Before government developed its safety fetish, American economy cars were genuinely efficient — and affordable.
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Merely suspend federal bumper impact and “passive” (air bag) safety requirements. Let the automakers build 2,000 pound, 50 mpg cars that cost $10k — which they could easily do, if allowed.
But such cars would be unsafe!
Well, that depends on how you define “safe.” And how much safety you think the government should be forcing people to buy. The '70s and '80s — an era of genuinely economical cars — were not a time of mass carnage. True, if you wrecked an ‘82 Omni your chances of being hurt — or even killed — would be greater than would be the case if you’d been driving a 2009 (and federally approved) Toyota Yaris. If you wrecked. But maybe — probably — you’ll never have a serious accident. Most people don’t. Some of us — many of us — stand a good chance of never being involved in more than a minor fender-bender.
Perhaps the very real everyday fuel savings (and up-front savings on the car itself) are worth more to you than the theoretical “what if?” safety advantages of the modern, government-approved car?
The key phrase in the last sentence being “worth more to you.” Shouldn’t it be your decision, not Uncle Sam’s? Why can’t we — like the eggheads running the government — weigh the pros and cons of something and come to a conclusion that best meets our particular needs? And does anyone doubt that what America — what the car industry — needs very much right now is affordable, very high-mileage cars?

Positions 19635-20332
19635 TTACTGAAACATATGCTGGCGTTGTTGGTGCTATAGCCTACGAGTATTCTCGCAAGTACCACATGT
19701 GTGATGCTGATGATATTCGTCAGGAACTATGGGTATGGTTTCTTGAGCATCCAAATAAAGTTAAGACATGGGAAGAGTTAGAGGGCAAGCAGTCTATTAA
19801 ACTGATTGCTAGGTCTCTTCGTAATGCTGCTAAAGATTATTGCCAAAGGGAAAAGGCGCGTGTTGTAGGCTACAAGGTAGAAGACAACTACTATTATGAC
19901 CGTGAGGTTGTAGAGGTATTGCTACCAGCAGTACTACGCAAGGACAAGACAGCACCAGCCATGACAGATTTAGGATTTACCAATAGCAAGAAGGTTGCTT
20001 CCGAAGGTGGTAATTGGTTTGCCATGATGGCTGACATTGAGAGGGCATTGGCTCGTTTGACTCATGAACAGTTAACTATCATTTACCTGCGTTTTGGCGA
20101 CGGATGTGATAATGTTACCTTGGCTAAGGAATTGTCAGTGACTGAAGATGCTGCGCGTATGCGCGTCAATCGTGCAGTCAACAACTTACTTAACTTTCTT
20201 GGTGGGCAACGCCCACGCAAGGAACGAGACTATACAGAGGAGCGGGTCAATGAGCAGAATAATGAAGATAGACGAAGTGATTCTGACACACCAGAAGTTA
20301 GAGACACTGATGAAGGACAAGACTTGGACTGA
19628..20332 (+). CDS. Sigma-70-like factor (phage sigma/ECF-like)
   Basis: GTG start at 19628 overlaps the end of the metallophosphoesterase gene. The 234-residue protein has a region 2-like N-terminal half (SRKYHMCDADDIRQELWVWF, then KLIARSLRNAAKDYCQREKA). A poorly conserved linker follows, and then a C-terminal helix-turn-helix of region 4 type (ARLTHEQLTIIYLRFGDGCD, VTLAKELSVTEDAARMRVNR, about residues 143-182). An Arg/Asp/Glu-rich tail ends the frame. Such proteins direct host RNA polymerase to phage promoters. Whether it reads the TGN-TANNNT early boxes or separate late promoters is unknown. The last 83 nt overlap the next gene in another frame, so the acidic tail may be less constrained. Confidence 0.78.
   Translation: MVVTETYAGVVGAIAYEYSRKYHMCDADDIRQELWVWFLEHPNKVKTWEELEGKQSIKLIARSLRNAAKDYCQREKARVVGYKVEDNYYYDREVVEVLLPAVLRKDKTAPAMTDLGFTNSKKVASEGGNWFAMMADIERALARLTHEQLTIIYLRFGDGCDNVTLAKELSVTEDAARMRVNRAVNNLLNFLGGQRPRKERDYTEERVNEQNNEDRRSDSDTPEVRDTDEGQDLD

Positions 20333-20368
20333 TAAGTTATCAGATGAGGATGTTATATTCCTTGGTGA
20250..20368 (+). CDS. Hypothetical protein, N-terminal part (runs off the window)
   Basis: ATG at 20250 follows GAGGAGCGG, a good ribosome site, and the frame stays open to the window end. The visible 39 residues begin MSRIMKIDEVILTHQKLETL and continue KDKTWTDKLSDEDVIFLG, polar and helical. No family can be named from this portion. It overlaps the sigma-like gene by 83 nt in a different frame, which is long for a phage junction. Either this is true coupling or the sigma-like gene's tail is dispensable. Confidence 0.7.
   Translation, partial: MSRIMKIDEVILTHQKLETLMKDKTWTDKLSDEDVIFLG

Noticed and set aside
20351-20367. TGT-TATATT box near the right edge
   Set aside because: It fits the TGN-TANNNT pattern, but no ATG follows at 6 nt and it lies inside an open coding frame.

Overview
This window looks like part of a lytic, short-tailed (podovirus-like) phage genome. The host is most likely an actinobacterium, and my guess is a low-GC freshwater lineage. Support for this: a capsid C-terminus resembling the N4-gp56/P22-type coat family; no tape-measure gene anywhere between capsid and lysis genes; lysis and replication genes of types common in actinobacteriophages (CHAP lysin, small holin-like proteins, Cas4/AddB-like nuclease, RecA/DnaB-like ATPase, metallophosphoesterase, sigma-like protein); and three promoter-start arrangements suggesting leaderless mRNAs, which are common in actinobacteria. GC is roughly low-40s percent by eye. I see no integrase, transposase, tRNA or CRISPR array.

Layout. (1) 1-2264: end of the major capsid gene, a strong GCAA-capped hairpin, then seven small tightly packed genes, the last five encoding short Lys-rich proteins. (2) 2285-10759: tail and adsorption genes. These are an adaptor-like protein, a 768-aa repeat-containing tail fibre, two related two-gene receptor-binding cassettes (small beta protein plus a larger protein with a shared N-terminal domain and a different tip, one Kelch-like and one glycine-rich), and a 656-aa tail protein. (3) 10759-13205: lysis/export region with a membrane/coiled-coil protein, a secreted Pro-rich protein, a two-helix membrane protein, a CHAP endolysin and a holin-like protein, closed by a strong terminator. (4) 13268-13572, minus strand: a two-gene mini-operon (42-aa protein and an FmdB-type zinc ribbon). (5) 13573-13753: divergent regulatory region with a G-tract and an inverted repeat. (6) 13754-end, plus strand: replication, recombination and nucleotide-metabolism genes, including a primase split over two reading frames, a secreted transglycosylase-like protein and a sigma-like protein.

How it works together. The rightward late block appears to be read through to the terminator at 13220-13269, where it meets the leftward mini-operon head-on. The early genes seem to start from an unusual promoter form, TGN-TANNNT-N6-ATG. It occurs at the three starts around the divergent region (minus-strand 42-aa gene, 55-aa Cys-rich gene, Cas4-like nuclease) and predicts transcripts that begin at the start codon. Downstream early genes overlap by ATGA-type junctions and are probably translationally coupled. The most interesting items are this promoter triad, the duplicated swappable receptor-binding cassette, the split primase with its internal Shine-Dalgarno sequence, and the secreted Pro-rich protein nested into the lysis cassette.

In a single stroke — and with not one cent spent — President Obama could resuscitate the U.S. car industry and massively decrease the nation’s annual fuel consumption. Smaller, lighter cars would have another good effect, too. Our highways would take less of a beating — and need fixing less often.
In so many ways, we’re being forced to confront reality, economic and otherwise. It should be no different when it comes to the cars we’re allowed to buy. The plain truth is out of work and financially struggling people cannot afford $25,000 hybrids. (GM’s pending Volt electric car will be closer to $35k.)
Nor should they be told by know-it-all (and invariably very rich) D.C. politicos that they must have “x” and “y” — invariably at their expense. The principle behind this has always been obnoxious. But now, it is unaffordable.
We can have uber-safe cars that cost $15k. Or we can have cars that get 50-plus MPG and cost $10k. We can’t have both.
Whose choice — whose business — should it be?
A man of faith in a godless age is hitting Americans where it hurts.
Mr. and Mrs. American Spectator Reader, let P.J. O’Rourke talk sense to your kids.
In Britain, defending your property can get you life.
The debacle of this president’s administration is both a cause and a symptom of the decline of American values. Unless Congress impeaches him, that decline will go on unchecked. An eminent jurist surveys the damage and assesses the chances for the recovery of our culture.
It won’t take long for conservatives to scratch this presidential wannabe off their 2008 scorecard.
The American Christmas, like the songs that celebrate it, makes room for everybody under the rainbow. Is that why so many people seem to be hostile to it?
Was the President done in by the economy, or by the politics of the economy?
H/T to National Review Online